Ineos injunction creates ‘severe chilling effect’ on protests, court hears
An injunction granted to energy giant Ineos has created an “impermissible severe chilling effect” on campaigners’ right to protest against fracking, the Court of Appeal has heard.
Environmental and human rights campaigners are challenging what they say is a “draconian” injunction, which prevents “persons unknown” from trespassing on or obstructing access to the company’s shale gas sites.
The injunction, granted by the High Court in November 2017, also prevents people from combining together to commit unlawful acts “with the intention of damaging” Ineos or any other companies in its supply chain.
Ineos argues the injunction is intended to only “prohibit unlawful activities” and not “injunct lawful activity”.
But opponents say it is “unprecedented and wide-ranging” and has had “a very serious chilling effect on lawful and legitimate protest activities”.
At a hearing in London on Tuesday, lawyers for Joe Boyd and Joe Corre argued the injunction is “unlawfully, unnecessarily and disproportionately exposing to risk of financial and penal sanction” campaigners who are exercising their “rights to free speech and to protest”.
Heather Williams QC, for Mr Boyd, argued that the judge who granted the injunction “did not distinguish between lawful freedom of expression and assembly … and unlawful activities”.
She said that the supply chain injunction was “a novel, uncertain, unnecessary and disproportionate injunction … which exposes a significant number of people to serious penalties for speech and protest-related activities”.
Ms Williams further argued that anti-fracking campaigners were “protesting on a matter of broad public interest, against what is widely considered to be a harmful activity, in pursuit of the perceived common good”.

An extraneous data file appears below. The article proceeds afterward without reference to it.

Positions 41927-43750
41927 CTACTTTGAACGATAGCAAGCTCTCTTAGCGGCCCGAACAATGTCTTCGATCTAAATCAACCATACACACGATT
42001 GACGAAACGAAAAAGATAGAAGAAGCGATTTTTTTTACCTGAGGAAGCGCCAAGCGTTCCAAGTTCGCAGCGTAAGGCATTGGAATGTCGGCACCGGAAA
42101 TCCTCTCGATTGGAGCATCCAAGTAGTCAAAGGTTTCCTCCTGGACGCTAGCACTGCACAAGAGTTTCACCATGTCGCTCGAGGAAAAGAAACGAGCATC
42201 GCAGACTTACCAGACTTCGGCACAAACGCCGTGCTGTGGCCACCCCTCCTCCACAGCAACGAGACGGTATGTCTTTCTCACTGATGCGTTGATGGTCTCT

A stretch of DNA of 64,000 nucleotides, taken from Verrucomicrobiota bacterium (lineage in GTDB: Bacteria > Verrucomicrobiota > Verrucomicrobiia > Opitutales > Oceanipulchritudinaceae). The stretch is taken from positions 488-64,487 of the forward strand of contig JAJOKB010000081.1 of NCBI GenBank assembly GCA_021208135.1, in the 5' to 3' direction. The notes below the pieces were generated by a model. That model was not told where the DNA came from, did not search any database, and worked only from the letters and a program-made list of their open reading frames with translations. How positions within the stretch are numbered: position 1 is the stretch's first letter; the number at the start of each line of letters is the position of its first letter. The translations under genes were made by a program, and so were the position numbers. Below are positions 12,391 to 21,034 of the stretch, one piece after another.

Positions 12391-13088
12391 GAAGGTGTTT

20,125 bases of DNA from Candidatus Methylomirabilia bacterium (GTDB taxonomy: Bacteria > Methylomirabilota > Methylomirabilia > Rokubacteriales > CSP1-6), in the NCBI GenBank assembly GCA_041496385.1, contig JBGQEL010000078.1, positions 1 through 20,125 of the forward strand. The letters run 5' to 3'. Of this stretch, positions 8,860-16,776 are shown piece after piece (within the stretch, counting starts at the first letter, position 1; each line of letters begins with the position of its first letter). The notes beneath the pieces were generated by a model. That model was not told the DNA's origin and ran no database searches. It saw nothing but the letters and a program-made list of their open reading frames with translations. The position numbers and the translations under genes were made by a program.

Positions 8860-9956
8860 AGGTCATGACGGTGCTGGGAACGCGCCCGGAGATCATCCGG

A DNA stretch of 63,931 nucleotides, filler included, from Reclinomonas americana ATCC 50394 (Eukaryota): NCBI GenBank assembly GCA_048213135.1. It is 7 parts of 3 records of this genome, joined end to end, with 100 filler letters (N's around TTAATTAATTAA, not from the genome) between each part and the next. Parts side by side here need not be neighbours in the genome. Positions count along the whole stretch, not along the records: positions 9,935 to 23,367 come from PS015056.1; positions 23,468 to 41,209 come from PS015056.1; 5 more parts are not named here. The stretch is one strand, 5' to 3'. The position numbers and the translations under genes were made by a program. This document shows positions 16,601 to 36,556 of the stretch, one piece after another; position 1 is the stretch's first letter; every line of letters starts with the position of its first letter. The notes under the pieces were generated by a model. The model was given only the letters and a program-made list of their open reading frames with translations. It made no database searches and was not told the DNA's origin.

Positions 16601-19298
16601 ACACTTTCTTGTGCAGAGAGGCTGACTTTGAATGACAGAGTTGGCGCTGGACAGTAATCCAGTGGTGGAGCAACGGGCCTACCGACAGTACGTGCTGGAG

Stephanie Harrison QC, for Mr Corre, said that fracking was “highly controversial” and there were “widespread and compelling concerns about its adverse impacts on the environment, climate change and the local communities” in which it was proposed to take place.
She also pointed out that the terms of Ineos’s injunction have since been applied in similar cases involving oil and gas firms Cuadrilla, UK Oil and Gas, Angus Energy and IGas.
Ms Harrison argued that if Ineos’s injunction was upheld, that it was “likely to become the default position in protest cases”.
She added that the “draconian nature of the injunction, the challenges and risks of resisting a powerful multinational company with deep pockets (and) the severe penalties” for breaching the order was a “serious deterrent” to people coming forward to challenge the injunction.
Mr Corre was able to do so, she said, because he is “a man of both principle and means”.
Alan Maclean QC, for Ineos, argued in written submissions that there was “no error of legal principle” in the judgment granting the injunction.
He said Mr Justice Morgan’s approach to the law was “orthodox and correct” and that his decision to grant the injunction was “unimpeachable on appeal”.
Mr Maclean dismissed the contention that the injunction was uncertain, submitting that it “clearly identifies and describes the categories of persons unknown, by reference to the ingredients of the particular wrongs”.
He added: “It prohibits unlawful activity and there is nothing difficult about a would-be protester being in a position to know whether or not he or she is within the scope of the order.”
He also argued that it was appropriate for Ineos to obtain the injunction against “persons unknown”, saying that it would otherwise have had to “‘pick on’ a particular individual or group of individuals”.
In the lunch break, protesters gathered outside the Royal Courts of Justice wearing “devil masks” of Ineos chairman Sir Jim Ratcliffe and holding placards reading “Frack off Ineos”.
Lord Justice Longmore, sitting with Lord Justice David Richards and Lord Justice Leggatt, will hear submissions from the parties over two days and are expected to reserve their judgment.